Welp, we're trying again with the fish.
Over the years, our house has had a tenuous relationship with fish care, although here I use the word "tenuous" when the fish might use a word like "lethal," if fish could communicate, which ours cannot, because if they could they would be sending messages to Petco and PetSmart that said things like "VRABEL HOUSE BAD TANK KILLING MACHINE AVOID GLUB GLUB." No, I'm not sure how goldfish would get such messages to their intended recipients either, but I imagine it would involve an awful lot of hopping up and down on the keyboard.
Of course you expect a certain level of impermanence when you buy fish, when you enter into that binding, lifelong contract that says "I have been tricked into coming to PetSmart, and I'll be damned if we're leaving here with a kitten." That's why we got fish, because they're some of the fun of pet ownership with almost none of the effort, because dogs whiz on floors and I already have a 2-year-old for that, because cats make parts of my respiratory system stop working (for instance, all the parts) and because snakes are out of the question for obvious reasons, not the least of which is that they might be a horcrux. The only downside with fish is the survival rate; in my experience, goldfish last about as long as a stick of Juicy Fruit, although of course they taste totally different.
Part of the problem, I find, is that fish tanks require all sorts of specialized effort, such as cleaning. And part of the problem is that when we do clean the tank, all the fish die. This last part is true: We recently cleaned the whole tank, the whole thing, and apparently added some water-cleaning chemical that cleaned the water largely by killing all the animals that were in it. We're really not sure what went wrong; there have been a lot of crazy accusations about "Who added what" and "Was this cleaning product expired?" and "Is two drops different from two quarts?" but we've all agreed to move on.
Never miss a local story.
The stories go on like this. Once, and by "once" I mean "last week," one of our fish leapt from the safety of his tank to the decided non-safety of the carpet around the tank, exhibiting a pretty serious failure to understand what his gills were for. This episode proved to be slightly traumatic for my 9-year-old, as well as kind of a problem for the Dustbuster.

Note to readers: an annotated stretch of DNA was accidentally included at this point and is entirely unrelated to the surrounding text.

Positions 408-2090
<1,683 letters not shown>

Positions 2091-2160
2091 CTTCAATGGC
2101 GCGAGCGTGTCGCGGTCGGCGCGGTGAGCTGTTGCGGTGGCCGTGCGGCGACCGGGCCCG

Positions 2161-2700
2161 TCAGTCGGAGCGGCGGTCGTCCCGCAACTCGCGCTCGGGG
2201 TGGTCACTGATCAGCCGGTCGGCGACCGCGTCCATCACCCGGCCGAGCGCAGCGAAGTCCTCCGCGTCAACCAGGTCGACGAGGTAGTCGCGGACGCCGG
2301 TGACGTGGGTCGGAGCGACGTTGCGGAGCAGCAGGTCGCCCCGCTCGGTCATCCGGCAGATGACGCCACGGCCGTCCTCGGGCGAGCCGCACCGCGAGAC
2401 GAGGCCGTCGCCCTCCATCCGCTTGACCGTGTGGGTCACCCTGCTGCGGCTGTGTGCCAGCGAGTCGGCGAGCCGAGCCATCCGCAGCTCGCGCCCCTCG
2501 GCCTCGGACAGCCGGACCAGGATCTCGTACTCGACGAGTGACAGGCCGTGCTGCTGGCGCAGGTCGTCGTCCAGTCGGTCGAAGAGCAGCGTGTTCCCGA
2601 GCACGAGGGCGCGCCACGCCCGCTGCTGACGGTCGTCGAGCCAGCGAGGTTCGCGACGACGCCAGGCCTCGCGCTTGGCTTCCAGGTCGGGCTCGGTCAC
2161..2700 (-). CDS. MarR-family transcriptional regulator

Oh, also when I was 8 I had a goldfish who, in the middle of a tank-leaning, leapt in one graceful swan-like motion from his bowl directly down into the garbage disposal like Boba Fett plunging into the Sarlacc Pit, and that is not something you quickly forget, even after many years of fish-centered therapy sessions. (I've had a light fear of garbage disposals ever since, especially since 1994, when my college roommates and I discovered, almost 70 percent accidentally, that garbage disposals are perfectly capable of liquefying a shot glass.)
Yet because we are eternal optimists who will succumb to the wishes of a 9-year-old with shocking efficiency, we're trying again. Last weekend my wife and oldest son returned to PetSmart, where due to catastrophic security failures we are still allowed to shop, and picked up a Ziploc baggie filled with a bunch more fish. They also got a snail, which is my early pick for Worst Pet Ever, even worse than the horcrux-snake. Because if you thought cats did nothing, if you thought snakes just kind of sat there, those are both furious Coke-and-Red-Bull-fueled whirligigs of activity compared with snails, which do nothing, and slowly. There was a fairly hilarious discussion here last week about whether the snail was alive or dead, and how long it would take for any of us would notice if he were. (Average guess: four months.)
And to you, new fish, I say huzzah and good luck! You've got a bunch of friends in there now, and some new plants, and even a fresh new filter, which appears to be a bag full of blue rocks to me, but whatever. And to the old fish, I make this solemn vow: We will never, ever try to clean your tank again.